A BIG pitfall of working office hours. warning long! - page 4
by Kitty Hawk
I never thought I'd find one, I love my hours I work as a clinical review nurse, and I love my main boss he's great, it's the other people in the office. It's small 3 nurses (1 part time) and 4 schedulers. Problem sets in, when I... Read More
- 1Feb 5, '12 by RNGriffinMy advice has already been offered in the first post. You should schedule for the 3 hour shadow, work with the manager as you have said the other nurse holds no clout to threaten you with being fired. Either that, or you can avoid the entire situation by calling in sick.
You have stated your mantra is: "I work to live, not vice versa." Take note this is a job, and likely you don't plan on making a career or it. Therefore, take the time off to do the shadowing & cross your fingers the other deprived nurse will survive without you.
- 1Feb 5, '12 by Ruby Veei don't understand all this drama. call out sick for the day you're shadowing if they won't work with you about using personal time. i've never worked office hours and never aspired to. i've never worked with all of this drama, either. one of the benefits of being a straightforward communicator, i guess.
- 0Feb 5, '12 by MarisetteYou should go to the real manager and ask him to give you the needed time off. I dislike management that hides behind their desks and never take any accountability. This is the real reason this woman is in charge. I've worked in similar situations.
Unfortunately, I left and got into another situation, that was worse in terms of working hours, stress, and so on....
I now believe, that I should have gone to the "real manager" voiced my issue and gotten it resolved. If you go to the manager and make your request known, and this mad woman is angry at you, approach the top manager again. If management fails to address her behavior, then it's clear you have to move on. Perhaps, the real manager relies on this employee to do what he/she really wants done.
This nurse will continue to abuse other employees because she can. If she is a workaholic, that runs the facility with no authority, perhaps little compensation, she may be more costly to replace then the training of new nurses in the short run. However, in the long run, she will be very costly to keep employed. I think there is a "wanna be manager, indispensabel bully" in many work environments. I've yet to discover the best way to deal with them because they get their unofficial power and authority somehow though either seniority, favoritism through friendships, performing a work task other can't or won't do and so on. They can create very stressful work environments.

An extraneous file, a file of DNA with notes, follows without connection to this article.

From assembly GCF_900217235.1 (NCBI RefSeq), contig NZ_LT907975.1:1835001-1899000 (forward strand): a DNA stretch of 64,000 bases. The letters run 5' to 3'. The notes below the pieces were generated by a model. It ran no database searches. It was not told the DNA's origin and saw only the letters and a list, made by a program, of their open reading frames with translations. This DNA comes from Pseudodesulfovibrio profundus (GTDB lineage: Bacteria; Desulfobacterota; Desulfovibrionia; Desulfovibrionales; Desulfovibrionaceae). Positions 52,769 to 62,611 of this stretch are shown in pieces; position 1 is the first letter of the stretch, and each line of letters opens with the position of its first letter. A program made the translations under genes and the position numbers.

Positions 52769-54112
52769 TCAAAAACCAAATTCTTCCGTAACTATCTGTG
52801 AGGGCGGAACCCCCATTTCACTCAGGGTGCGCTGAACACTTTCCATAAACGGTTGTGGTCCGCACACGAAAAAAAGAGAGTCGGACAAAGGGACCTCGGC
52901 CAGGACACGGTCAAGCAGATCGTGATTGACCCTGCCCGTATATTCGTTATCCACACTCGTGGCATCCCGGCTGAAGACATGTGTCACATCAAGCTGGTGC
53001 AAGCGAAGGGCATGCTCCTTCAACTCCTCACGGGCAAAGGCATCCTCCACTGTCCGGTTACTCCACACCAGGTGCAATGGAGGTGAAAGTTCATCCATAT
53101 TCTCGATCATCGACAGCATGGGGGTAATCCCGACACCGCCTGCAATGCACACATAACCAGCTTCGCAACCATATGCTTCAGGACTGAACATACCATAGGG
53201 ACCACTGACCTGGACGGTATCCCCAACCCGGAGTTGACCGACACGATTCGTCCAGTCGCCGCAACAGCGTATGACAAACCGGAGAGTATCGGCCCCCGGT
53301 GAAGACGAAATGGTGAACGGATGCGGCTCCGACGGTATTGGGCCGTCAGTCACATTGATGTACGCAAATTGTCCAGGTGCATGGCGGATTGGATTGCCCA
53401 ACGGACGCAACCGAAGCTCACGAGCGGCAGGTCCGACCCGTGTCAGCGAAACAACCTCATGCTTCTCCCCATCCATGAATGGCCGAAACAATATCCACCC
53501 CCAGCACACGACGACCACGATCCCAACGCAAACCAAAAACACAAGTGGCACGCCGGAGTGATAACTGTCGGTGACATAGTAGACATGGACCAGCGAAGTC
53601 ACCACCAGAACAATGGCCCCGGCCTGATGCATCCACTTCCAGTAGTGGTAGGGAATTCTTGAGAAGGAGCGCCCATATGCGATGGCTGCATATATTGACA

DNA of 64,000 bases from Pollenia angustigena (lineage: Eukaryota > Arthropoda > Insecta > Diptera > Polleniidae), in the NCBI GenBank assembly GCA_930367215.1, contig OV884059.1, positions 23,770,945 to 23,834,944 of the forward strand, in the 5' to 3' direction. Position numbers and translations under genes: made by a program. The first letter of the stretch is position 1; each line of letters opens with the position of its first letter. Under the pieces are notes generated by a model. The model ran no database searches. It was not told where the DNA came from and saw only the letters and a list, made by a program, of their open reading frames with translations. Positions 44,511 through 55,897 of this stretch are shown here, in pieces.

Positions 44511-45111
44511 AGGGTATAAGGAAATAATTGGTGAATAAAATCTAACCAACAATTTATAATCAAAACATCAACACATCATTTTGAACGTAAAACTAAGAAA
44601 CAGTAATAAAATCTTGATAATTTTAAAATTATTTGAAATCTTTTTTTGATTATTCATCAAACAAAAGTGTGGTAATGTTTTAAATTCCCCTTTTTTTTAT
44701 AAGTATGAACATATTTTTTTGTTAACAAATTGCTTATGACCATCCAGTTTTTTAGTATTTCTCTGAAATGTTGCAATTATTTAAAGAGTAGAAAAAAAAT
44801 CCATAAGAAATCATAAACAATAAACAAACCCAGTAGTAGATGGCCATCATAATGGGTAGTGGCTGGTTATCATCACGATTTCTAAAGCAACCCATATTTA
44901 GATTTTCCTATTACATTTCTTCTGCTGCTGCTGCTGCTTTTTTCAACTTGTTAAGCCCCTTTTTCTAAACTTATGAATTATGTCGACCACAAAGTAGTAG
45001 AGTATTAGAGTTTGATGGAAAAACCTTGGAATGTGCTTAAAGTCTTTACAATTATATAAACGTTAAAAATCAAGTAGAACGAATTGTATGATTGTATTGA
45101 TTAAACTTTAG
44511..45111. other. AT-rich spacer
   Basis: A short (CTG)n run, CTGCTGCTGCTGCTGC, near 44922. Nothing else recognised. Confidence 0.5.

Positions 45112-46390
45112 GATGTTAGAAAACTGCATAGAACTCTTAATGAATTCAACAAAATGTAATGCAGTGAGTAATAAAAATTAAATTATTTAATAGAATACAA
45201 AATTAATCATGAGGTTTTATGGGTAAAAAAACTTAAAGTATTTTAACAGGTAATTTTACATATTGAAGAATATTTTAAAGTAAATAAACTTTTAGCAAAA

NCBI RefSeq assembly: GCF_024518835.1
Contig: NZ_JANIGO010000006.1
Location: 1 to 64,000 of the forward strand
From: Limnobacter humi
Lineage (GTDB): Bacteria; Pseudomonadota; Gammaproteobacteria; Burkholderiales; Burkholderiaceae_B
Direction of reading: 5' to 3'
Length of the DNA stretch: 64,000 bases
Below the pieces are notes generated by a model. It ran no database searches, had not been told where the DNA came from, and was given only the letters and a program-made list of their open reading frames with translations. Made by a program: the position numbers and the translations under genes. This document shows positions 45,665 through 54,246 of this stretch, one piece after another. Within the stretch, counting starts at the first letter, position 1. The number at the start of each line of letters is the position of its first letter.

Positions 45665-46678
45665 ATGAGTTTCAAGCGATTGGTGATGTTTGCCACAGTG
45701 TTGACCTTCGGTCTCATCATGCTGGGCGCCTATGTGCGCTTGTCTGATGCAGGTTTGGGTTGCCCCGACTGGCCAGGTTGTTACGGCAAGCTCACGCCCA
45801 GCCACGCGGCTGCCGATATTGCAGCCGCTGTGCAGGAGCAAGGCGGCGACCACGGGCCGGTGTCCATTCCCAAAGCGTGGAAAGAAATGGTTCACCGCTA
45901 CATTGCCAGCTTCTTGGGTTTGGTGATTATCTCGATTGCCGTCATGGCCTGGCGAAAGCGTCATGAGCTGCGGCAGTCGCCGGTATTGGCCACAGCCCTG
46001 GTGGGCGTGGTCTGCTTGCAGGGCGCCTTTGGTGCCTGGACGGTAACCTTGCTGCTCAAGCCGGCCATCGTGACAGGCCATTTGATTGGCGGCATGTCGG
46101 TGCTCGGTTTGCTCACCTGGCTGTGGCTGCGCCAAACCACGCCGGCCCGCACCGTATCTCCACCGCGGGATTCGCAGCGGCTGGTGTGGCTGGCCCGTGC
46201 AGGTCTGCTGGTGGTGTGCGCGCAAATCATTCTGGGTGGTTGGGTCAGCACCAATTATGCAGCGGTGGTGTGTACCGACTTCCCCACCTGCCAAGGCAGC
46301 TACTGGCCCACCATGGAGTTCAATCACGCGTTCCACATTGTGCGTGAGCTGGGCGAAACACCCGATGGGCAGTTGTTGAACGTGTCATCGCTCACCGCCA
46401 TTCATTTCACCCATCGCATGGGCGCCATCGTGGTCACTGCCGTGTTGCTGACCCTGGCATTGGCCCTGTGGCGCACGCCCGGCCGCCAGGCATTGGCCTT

- 1Feb 5, '12 by GitanoRN GuideUndoubtedly, you have received very good feed back on your situation, now it's up to you to confront the dragon and grab it by it's tail. In addition, hopefully you have kept a log on this issue, also you have informed your boss regarding this situation. Having said that, you owe it to yourself not to work in environment where you feel the need to answer to someone that's not your boss. Moreover, in the long run if you continue in this situation, not only your performance will be affected, but also your health & mental status. Wishing you the best in all of your future endeavors~
- 4Feb 5, '12 by BlueDevil,DNPThe OP reminds me of someone I work with. Both of you are going to fret yourselves into an early grave over things totally outside of your control. Why do you care if she "pitches a fit" that you are "sick?" Let her. Go to work, do your job, be pleasant, let her pitch all the fits she likes and make herself look like a fool in the process. You keep smiling, keep doing your work until the other job offer comes.
With respect, you are making a mountain out of a molehill here. I watch my co worker do it everyday. I don't understand how either of you can live with this kind of manufactured anxiety. If this woman really steps out of line, then step into her and tell her to step off. Until then just work and smile, both to the best of your genuine ability. Later, rinse, repeat.
- 0Feb 5, '12 by SHGRQuote from Kitty HawkThink about this statement- you are lying to yourself. You think he is excellent with people? Really?BC she has a lot of clout with knowledge and the doctor's office, being a liason, getting denials from insurance over turned stuff like that. He was a field manager he has no idea on the office politics, but he's excellent with people as he believes in the whole work life balance.
OK, so this co-worker of yours has some skills. A lot of people have skills, and still are able to respect their co-workers and their bosses! No boss has all the skills, that's why they hire people to do the work, but it's the boss's job to do the managing. Plain and simple. (well, not really simple, but...)
I do feel your pain. I work with someone who is very very similar to the lady you are struggling with...and try to just deal with it. It is not easy.